Record 5 Million Visit Family Planning Clinics
July 8, 2005
In its annual report to the U.S. Department of Health and Human Services, the Alan Guttmacher Institute (AGI) said that a record 5 million people visited federally funded reproductive health clinics in 2004. This figure is up 1 percent over 2003.
According to the report, there were 4,568 federally funded family planning clinics in 2004 with total revenues of $982 million. Most clinic funding -- about 63 percent -- came from the federal government, chiefly Title X and Medicaid. About 68 percent of clinic patients had incomes at or below the poverty level. Twenty-nine percent were teenagers, while about half were in their 20s. The clinics conducted 5.4 million STD tests and 530,569 HIV tests.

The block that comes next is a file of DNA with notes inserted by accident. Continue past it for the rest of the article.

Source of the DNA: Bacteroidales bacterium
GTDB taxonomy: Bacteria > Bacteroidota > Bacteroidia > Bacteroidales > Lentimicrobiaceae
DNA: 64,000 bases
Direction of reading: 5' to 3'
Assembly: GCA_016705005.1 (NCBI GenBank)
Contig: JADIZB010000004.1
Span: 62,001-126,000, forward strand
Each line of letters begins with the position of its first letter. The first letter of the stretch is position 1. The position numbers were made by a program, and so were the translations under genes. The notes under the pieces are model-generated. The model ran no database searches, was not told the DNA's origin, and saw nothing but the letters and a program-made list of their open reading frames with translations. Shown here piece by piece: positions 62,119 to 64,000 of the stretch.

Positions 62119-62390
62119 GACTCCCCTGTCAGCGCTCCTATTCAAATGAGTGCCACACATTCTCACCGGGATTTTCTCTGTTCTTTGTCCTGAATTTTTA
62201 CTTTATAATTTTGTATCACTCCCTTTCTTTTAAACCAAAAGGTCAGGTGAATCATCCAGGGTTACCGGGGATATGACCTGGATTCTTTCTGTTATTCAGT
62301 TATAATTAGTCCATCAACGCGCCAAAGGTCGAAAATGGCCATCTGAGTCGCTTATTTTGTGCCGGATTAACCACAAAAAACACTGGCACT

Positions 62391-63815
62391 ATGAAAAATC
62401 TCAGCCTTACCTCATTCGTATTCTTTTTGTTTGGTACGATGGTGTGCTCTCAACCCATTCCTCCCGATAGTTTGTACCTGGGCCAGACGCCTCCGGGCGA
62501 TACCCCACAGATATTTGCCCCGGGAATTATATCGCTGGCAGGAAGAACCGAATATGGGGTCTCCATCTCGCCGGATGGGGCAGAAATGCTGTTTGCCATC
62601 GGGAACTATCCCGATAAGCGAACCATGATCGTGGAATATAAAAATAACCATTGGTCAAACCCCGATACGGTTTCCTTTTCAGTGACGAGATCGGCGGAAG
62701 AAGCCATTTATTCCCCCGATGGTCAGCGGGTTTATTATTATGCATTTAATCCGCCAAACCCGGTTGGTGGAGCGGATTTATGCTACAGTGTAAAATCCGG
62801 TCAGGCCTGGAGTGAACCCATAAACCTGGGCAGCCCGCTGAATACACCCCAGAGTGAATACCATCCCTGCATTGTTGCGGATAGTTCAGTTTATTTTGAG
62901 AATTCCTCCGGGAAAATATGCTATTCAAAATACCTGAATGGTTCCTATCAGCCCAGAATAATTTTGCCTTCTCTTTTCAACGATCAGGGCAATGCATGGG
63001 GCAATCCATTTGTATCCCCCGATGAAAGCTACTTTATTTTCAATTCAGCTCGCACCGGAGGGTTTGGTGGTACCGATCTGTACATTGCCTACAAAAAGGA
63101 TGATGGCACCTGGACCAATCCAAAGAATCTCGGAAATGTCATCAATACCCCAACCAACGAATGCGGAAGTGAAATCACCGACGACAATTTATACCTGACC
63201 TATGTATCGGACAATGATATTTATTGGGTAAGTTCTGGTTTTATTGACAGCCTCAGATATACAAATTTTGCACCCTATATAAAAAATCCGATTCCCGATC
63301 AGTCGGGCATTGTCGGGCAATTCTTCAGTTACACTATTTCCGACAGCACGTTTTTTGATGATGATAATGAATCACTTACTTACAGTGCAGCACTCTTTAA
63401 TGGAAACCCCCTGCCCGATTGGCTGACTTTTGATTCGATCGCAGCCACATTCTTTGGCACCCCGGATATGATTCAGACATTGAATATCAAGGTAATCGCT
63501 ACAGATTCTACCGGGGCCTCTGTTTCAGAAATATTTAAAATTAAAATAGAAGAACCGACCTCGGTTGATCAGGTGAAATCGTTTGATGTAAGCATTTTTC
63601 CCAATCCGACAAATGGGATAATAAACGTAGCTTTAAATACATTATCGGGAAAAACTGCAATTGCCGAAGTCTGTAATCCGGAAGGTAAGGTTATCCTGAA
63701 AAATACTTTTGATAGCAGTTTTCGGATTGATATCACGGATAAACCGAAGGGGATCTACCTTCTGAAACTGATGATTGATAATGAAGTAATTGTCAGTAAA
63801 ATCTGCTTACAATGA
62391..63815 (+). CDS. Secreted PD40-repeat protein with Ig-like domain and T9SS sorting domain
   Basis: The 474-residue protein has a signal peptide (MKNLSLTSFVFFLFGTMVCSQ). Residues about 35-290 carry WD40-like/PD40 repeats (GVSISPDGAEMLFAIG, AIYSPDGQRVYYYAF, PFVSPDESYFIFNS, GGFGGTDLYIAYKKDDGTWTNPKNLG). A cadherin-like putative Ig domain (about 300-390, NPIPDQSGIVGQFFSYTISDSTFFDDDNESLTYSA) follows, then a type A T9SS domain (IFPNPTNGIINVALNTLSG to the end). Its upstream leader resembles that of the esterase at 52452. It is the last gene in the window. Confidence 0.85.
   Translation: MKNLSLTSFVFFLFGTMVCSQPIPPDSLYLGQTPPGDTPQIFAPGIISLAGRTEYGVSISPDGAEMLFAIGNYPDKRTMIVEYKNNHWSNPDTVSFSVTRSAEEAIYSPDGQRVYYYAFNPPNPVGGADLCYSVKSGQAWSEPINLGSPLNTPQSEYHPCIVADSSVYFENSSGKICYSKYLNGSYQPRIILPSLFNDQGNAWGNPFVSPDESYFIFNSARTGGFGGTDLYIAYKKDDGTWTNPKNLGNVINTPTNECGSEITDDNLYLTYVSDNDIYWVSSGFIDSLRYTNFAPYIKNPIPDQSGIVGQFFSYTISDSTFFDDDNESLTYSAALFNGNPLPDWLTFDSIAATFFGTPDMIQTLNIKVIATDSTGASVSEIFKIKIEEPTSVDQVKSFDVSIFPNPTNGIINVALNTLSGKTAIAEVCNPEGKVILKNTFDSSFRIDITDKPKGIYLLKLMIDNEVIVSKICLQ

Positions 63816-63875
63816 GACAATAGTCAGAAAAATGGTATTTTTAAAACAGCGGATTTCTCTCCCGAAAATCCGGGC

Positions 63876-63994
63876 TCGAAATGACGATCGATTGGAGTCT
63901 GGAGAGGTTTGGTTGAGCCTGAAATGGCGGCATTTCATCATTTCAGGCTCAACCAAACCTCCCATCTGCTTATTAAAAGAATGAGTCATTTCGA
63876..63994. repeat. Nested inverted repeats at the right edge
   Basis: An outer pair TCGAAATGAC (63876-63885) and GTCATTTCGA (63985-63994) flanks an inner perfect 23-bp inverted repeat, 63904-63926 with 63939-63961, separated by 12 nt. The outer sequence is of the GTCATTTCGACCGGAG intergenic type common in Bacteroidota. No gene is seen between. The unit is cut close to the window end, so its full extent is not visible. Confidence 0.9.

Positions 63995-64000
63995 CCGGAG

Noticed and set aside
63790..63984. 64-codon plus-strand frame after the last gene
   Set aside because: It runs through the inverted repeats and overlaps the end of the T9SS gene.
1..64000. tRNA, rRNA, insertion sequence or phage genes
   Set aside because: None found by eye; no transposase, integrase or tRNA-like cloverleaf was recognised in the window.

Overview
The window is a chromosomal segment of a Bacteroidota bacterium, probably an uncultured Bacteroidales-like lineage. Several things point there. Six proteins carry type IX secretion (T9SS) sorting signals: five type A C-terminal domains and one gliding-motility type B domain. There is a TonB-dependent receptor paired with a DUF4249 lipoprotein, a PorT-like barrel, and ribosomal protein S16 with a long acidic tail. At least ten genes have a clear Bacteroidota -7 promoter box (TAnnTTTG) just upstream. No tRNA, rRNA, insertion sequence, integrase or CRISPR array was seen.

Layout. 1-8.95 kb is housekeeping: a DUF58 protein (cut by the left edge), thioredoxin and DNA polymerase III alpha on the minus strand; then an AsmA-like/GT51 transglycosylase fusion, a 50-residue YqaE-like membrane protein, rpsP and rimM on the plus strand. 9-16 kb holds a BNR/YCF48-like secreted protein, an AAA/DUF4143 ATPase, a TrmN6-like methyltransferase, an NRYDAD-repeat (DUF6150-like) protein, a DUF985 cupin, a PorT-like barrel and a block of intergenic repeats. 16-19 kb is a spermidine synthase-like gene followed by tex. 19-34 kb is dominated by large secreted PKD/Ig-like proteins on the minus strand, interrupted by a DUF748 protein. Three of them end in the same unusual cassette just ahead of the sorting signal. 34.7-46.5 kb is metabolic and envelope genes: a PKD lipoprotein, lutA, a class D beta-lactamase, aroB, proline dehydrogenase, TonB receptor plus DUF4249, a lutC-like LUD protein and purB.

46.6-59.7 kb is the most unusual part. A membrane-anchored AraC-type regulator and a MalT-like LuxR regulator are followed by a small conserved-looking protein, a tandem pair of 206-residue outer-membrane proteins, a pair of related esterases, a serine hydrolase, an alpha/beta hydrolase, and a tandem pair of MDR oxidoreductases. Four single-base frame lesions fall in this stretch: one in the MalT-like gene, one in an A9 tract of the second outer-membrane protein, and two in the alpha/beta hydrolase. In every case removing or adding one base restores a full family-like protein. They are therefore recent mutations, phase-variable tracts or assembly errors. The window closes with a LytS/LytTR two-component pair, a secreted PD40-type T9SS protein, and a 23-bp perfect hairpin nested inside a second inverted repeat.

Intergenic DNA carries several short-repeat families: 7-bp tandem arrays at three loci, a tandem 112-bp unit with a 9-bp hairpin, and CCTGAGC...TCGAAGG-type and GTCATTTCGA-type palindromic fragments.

Women comprised about 4.8 million clinics patients, while 244,381 patients were males. The fact that a third of new clients were male is seen as an indicator that outreach efforts are paying off. The increased number of male visitors is "certainly a good sign," said Lawrence Finer, AGI associate director for domestic research.
Most female patients -- 48 percent -- used oral contraceptives, but this figure was down from 62 percent in 1995. In 1995, 12 percent of women reported using injectable contraceptives and 13 percent used condoms. Both these methods were used by 18 percent of women in 2004. Other forms of birth control -- including the Ortho Evra patch, the Nuva vaginal ring, and abstinence from sex -- were chosen by 8 percent of women in 2004.
Contraceptives with "0" percent usage in 2004 included hormonal implants, cervical caps, diaphragms, and spermicidal products, according to the AGI report.
07.08.2005; Cheryl Wetzstein
This article was provided by CDC National Prevention Information Network. It is a part of the publication CDC HIV/Hepatitis/STD/TB Prevention News Update.